They say an Englishman’s home is his castle. Certainly home ownership is the goal of most people seeking a secure base for their families. However, it is surprising how rarely we consider who owns our ultimate home, the UK itself. A ground-breaking new book, Who Owns England?, has lifted the lid on that, and its findings are alarming.

Environmental campaigner Guy Shrubsole’s exhaustive research reveals half of England is owned by less than 1 per cent of its population, or a mere 25,000 landowners, mainly members of the aristocracy and corporations.

To put this staggering statistic into perspective, the vast majority of the population owns very little land or even none. Ordinary people in England own only 5 per cent of the country. As Shrubsole points out, this state of inequality has not changed for centuries. “Most people remain unaware of quite how much land is owned by so few . . . A few thousand dukes, baronets and country squires own far more land than all of middle England put together.” In short, “Land ownership in England is astonishingly unequal, heavily concentrated in the hands of a tiny elite.”

In addition, a fifth of our green and pleasant land is owned by shadowy private corporations and firms. Almost a third of ‘God’s own county of Yorkshire’ is owned by corporate and commercial bodies, according to analysis published in 2018 by property data provider Search Acumen.

Does any of this matter? Someone has to own the land. Why shouldn’t it be the aristocratic descendants of medieval robber barons or secretive offshore trust funds?

The problem, as ever, boils down to who benefits. Unless you are a member of the lucky 1 per cent, it is unlikely to be you. Land ownership is an enormous source of wealth and income, as anyone who has ever 'owned' a leasehold property can tell you, ruefully shelling out their annual 'service charge'. In addition, there is compelling evidence sitting on swathes of land (so-called 'land banking') can be used to raise land prices, thereby having a massive impact on the affordability of new housing.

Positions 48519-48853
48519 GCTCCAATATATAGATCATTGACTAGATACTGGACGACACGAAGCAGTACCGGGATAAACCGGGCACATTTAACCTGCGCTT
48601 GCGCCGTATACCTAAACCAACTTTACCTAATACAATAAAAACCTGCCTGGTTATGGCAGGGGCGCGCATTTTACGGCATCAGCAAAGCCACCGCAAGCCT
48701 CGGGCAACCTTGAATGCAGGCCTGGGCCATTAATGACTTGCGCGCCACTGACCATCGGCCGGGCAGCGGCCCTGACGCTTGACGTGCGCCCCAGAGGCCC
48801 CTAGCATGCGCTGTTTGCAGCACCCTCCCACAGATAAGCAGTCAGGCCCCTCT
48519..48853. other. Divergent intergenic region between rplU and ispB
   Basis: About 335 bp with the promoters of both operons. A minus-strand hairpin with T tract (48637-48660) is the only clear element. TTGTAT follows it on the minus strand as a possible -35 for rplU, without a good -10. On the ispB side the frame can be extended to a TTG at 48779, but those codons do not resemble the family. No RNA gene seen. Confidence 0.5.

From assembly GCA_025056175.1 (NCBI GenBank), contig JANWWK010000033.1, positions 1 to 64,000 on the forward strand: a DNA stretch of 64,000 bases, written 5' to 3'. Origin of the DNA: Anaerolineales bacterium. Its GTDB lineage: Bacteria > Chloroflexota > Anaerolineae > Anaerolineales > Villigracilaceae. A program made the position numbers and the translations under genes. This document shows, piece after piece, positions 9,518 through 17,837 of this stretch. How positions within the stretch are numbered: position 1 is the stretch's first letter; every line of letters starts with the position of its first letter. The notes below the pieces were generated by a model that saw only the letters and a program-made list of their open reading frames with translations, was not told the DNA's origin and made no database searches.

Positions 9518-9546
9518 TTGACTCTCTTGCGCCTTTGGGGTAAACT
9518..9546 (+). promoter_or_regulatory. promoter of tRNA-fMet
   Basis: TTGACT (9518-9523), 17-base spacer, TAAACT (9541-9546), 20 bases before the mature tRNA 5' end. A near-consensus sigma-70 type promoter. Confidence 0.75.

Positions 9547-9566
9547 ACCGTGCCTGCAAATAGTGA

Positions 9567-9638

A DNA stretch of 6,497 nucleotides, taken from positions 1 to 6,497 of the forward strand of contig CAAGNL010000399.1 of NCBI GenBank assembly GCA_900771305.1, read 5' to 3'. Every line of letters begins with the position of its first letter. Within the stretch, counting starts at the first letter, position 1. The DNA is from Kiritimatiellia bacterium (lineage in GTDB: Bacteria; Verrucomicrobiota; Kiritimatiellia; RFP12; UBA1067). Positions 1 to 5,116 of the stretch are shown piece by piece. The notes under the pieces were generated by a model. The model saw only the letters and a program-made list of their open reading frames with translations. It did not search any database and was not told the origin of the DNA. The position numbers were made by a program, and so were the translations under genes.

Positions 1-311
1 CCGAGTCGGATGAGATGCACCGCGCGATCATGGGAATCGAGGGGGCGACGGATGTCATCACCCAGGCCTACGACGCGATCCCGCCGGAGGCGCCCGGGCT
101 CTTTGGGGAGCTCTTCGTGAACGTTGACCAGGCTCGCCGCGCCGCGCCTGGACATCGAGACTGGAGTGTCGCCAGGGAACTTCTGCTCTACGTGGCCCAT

All this may seem dry, dusty stuff. But it affects profoundly the quality of people’s lives. It matters, too, that a small elite gain disproportionate influence on local planning decisions and how communities evolve.

Huge retailers and property groups like Tesco and Peel Holdings, for example, have a clear financial motive to let town centres and high streets continue to decline by amassing land for out-of-town superstores. In turn, we become a society dependent on the car – with all the negative environmental effects that follow.

Of course, historically land has been the basis for human life itself through food production. It is now becoming clear multinational agribusinesses have hastened the industrialisation of our food supply through the creation of factory farms, thus accelerating the decline of small-scale farmers. Worsening food quality and standards of animal cruelty are major public concerns as a result.

Land ownership also has tremendous ecological implications. Take re-wilding large areas of moorland in Yorkshire by allowing native tree, insect and animal species to return: a wholly-beneficial process. Re-wilding is proven to draw down vast amounts of carbon from our overheating atmosphere, as well as reduce the risk of flooding further downstream. However, it is unlikely to happen when landowners are given free rein to screw a little income out of grouse shooting or grazing on 'their' land.

Meanwhile, the government’s austerity policies and belief in private over public good mean property firms continue to make tidy profits from the privatisation of formerly public land, assets we should all benefit from.

Personally, I would love to know who owns York. How much belongs to the public and how much to private corporations or wealthy individuals? So, here is a challenge for whoever takes over City of York Council after the elections on May 2. Commission a thorough, comprehensive map of land ownership in York and make that information freely available in the public domain. Maybe then we’ll see it is time for ordinary citizens to have far more control over the land we collectively depend upon.